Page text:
Michael Joseph McGee v. Linda Diane McGee, Individually and as Natural Parent and Next Friend of John Deston Bardin, Jr.--Appeal from 170th District Court of McLennan CountyAnnotate this Case
TENTH COURT OF APPEALS
MICHAEL JOSEPH McGEE,
LINDA DIANE McGEE, INDIVIDUALLY AND AS
NATURAL PARENT AND NEXT FRIEND OF JOHN
DESTON BARDIN, JR.,
From the 170th District Court
McLennan County, Texas
Trial Court # 93-2838-4
O P I N I O N
We must decide whether there is any evidence that a stepfather, who has abused his stepson, sexually and otherwise, acted negligently in some respects as opposed to intentionally in all respects. The distinction is important because homeowner's insurance may provide coverage for negligent acts but not intentional acts. We also address the effect of an agreement whereby the natural mother has indemnified the stepfather against having to personally pay the stepson's claims.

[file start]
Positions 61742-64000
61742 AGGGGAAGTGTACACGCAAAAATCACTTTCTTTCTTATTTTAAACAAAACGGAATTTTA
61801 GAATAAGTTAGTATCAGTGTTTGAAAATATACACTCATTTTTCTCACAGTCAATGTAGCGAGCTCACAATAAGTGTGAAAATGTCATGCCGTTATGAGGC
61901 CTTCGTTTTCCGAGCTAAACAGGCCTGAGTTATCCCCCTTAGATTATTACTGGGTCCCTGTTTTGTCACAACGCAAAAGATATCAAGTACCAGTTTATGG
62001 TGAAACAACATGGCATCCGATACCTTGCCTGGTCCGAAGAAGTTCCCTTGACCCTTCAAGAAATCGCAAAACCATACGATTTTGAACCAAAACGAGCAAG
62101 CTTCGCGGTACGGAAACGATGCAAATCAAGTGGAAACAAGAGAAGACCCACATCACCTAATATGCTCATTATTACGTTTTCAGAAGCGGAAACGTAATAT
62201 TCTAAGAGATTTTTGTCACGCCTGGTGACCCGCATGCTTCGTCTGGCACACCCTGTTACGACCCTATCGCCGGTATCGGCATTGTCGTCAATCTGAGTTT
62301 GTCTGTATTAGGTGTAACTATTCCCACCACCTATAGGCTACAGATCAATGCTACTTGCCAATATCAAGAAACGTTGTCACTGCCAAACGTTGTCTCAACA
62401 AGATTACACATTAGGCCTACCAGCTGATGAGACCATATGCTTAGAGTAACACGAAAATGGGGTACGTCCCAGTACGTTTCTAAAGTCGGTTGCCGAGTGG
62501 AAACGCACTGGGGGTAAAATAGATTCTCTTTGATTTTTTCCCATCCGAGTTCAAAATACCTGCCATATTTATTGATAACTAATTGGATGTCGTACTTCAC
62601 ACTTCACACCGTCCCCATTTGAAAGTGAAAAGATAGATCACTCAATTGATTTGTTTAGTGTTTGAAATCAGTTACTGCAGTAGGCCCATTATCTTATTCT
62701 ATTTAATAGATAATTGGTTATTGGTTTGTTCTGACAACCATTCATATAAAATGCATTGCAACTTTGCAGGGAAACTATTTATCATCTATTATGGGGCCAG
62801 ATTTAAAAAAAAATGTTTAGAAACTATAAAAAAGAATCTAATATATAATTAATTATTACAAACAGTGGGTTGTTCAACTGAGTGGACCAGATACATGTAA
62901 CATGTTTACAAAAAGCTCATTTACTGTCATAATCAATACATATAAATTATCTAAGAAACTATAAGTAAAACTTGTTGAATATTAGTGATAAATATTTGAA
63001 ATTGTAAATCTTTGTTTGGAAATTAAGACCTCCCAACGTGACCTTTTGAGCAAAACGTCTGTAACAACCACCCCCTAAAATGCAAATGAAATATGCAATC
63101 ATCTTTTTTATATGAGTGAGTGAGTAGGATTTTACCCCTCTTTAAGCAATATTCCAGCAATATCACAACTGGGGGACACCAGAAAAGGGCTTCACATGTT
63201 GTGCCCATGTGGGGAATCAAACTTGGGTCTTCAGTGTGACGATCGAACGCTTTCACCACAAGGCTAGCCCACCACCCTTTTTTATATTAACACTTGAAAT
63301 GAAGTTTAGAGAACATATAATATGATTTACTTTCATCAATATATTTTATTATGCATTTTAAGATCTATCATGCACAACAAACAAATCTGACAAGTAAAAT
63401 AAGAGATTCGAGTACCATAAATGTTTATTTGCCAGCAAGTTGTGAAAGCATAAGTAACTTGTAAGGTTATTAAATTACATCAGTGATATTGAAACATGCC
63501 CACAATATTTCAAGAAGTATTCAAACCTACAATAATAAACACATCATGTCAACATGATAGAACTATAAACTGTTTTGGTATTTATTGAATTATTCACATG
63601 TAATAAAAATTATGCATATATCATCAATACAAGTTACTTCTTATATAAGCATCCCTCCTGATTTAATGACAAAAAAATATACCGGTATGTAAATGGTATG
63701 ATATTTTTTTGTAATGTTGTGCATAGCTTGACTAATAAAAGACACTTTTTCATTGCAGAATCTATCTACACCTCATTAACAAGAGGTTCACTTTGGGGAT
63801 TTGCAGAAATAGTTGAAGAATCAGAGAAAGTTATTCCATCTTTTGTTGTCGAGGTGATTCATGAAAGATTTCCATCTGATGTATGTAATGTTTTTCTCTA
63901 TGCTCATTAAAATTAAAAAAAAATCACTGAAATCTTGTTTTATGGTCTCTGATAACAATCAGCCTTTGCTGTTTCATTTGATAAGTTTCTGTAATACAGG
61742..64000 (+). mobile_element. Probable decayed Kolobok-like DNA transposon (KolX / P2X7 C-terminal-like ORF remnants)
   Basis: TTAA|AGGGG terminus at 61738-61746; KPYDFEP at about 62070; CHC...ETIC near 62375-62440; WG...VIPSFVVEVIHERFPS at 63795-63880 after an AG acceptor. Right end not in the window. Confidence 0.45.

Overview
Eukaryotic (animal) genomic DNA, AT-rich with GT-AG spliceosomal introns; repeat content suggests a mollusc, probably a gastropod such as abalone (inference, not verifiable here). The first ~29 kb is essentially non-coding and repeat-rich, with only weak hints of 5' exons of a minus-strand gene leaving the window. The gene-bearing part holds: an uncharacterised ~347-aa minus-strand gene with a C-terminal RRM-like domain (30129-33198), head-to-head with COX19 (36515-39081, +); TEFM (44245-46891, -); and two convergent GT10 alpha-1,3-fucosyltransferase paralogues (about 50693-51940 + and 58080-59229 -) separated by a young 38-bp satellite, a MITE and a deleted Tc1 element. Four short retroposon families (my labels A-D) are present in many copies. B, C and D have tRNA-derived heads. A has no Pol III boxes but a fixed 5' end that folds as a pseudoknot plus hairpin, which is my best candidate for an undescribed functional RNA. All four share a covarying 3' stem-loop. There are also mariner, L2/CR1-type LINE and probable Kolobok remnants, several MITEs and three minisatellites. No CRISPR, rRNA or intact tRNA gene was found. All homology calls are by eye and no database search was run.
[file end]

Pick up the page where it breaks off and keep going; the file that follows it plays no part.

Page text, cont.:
We determine that the court properly rejected a claim of res judicata. Although we find that the jury had the right to decide that some of the acts were negligent, the doctrine of parental immunity applies, so we must reform the judgment. As reformed, the judgment will be affirmed.
Linda Diane McGee (Diane) was married to Michael Joseph McGee (Michael) for sixteen years. She had a son, John Deston Bardin, Jr. (John), by a prior marriage. John's father had died two months before his birth, and Michael was his only "father-figure." After Diane and Michael divorced, she sued him for damages for assaulting John, negligence, and gross negligence. // She initially filed suit individually and as natural parent and next friend of John, who became a party in his own right when he turned eighteen. The acts alleged, which are largely uncontroverted because Michael asserted his Fifth Amendment rights, are so egregious that we will not recite the details. It is sufficient to say that they began when John was five or six years of age and involved sexual abuse, providing him with alcohol, showing him magazines and videotapes of a pornographic nature, and committing acts of self-gratification in his presence.